Ireland’s oldest town, the tiny, picturesque Waterford, became the center of the Slow Food map this week, as a beautiful local market unfolded along the quays, showcasing more than a hundred local producers and street food vendors for the Waterford Harvest Festival, held September 10 to 19.
The third edition of the event provided a fantastic opportunity to promote “what is ours and what we should rightly be proud of and defend”, according to Mary Roche, the dynamic mayor of Waterford, who also voiced the City Hall’s support for this festival in the future. Since its inception along with Terra Madre Ireland in 2008, the Waterford Harvest Festival has been heartily embraced by local residents and the Waterford county council.
The event was launched with a beautiful dinner at Waterford Castle which sits on an island connected to the mainland by a ferry service. Diners were brought back in time by Terra Madre Chef Michael Quinn, who recreated a dinner hosted by Princess d’Ardia Caracciola, the last member of the Fitzgerald family to live in the castle, based on an old newspaper article which tells the story of that dinner. Eager to also feed the more casual weekend crowd that strolled through the Slow Food market, Quinn roasted a locally-raised pig for 10 hours, served sliced in Blaa, a specialty local white bread.
Darina Allen, head of Slow Food in Ireland, local celebrity chef and food writer gave cooking demonstrations, showing the public how easy it can be to cook a delicious, nutritious everyday meal, using and adapting popular traditional recipes.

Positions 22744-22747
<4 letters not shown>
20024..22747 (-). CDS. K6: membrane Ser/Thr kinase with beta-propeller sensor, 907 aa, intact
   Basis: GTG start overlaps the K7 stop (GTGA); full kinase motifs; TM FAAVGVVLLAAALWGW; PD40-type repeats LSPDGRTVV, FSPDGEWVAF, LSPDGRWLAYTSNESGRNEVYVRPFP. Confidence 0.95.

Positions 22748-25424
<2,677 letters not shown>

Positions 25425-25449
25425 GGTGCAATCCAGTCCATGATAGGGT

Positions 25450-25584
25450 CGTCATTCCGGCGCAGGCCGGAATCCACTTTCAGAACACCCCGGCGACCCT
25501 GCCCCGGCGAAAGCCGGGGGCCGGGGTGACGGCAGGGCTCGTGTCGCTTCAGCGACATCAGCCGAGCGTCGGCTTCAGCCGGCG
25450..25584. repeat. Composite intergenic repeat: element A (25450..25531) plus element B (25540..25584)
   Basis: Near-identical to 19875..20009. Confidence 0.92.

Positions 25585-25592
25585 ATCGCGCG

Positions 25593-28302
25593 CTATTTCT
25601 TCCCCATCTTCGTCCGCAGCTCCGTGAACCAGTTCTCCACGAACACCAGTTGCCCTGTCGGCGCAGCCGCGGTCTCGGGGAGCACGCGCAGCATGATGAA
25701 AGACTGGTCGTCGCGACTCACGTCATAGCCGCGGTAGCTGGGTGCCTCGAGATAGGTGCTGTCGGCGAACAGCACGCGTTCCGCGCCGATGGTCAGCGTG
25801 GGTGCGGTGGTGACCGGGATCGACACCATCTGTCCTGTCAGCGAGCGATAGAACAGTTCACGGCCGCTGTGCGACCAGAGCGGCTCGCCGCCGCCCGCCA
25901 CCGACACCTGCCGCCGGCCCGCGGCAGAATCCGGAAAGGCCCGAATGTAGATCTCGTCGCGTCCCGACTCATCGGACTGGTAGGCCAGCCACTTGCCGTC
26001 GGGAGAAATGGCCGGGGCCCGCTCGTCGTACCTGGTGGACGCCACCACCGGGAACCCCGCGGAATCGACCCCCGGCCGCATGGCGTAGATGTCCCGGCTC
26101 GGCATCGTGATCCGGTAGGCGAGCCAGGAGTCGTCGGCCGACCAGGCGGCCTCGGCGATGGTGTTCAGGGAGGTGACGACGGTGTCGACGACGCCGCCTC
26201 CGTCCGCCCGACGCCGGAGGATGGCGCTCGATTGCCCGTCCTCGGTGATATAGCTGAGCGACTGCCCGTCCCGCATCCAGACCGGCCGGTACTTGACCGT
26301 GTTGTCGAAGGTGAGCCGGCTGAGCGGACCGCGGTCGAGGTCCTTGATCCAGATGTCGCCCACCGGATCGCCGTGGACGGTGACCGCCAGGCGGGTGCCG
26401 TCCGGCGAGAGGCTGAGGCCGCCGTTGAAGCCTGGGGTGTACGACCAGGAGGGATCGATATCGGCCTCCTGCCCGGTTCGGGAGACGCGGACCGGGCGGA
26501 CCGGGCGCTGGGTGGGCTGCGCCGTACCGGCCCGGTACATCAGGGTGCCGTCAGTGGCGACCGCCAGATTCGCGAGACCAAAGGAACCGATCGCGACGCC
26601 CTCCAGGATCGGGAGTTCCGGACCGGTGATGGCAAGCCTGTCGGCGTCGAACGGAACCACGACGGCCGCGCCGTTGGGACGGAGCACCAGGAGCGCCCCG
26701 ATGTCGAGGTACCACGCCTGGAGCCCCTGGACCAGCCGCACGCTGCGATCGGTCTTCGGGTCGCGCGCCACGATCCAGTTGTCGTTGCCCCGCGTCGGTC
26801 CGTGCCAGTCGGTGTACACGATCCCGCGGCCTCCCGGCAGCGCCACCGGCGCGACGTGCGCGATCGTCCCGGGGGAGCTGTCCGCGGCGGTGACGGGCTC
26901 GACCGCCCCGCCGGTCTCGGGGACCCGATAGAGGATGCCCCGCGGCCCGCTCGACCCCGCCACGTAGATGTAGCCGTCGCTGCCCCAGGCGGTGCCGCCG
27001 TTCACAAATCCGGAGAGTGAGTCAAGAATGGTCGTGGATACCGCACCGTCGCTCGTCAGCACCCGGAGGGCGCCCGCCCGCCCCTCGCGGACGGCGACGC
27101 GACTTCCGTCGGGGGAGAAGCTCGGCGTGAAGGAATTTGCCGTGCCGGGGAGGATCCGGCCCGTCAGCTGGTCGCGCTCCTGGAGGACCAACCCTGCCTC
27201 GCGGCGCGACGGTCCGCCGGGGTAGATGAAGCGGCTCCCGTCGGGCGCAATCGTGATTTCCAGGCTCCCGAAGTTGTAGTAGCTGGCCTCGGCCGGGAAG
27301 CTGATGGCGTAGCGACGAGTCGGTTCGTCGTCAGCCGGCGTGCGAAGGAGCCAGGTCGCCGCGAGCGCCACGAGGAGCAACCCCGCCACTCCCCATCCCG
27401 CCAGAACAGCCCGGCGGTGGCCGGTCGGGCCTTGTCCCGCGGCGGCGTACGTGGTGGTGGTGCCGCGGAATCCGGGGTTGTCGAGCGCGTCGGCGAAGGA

Meanwhile, a taste education workshop based on the Slow Food sensorial education kit, To the Origins of Taste, was held for adults and children, allowing more than 400 participants to have fun while participating in hands on activities to discover how our senses work together to create the perception of taste. Many participants begin with little understanding of the subject matter but had no trouble grasping the concepts through experience. The response was overwhelmingly positive among all ages groups, from young children to senior citizens.
Currently in Ireland, The National School Curriculum for Home Economics requires students to undertake “comparative analysis, where students will be expected to critically evaluate dishes or products and develop the skills and language of sensory analysis for the completion of the food studies assignments”, yet most schools do not have any model for sensory analysis. Slow Food’s sensory education program could therefore provide a useful model for sensory education to this end. Irish convivia are currently looking for sponsorship to develop further develop the Slow Food taste education program and increase its reach to children in a wider number of schools.
For more information:
Waterford Harvest Festival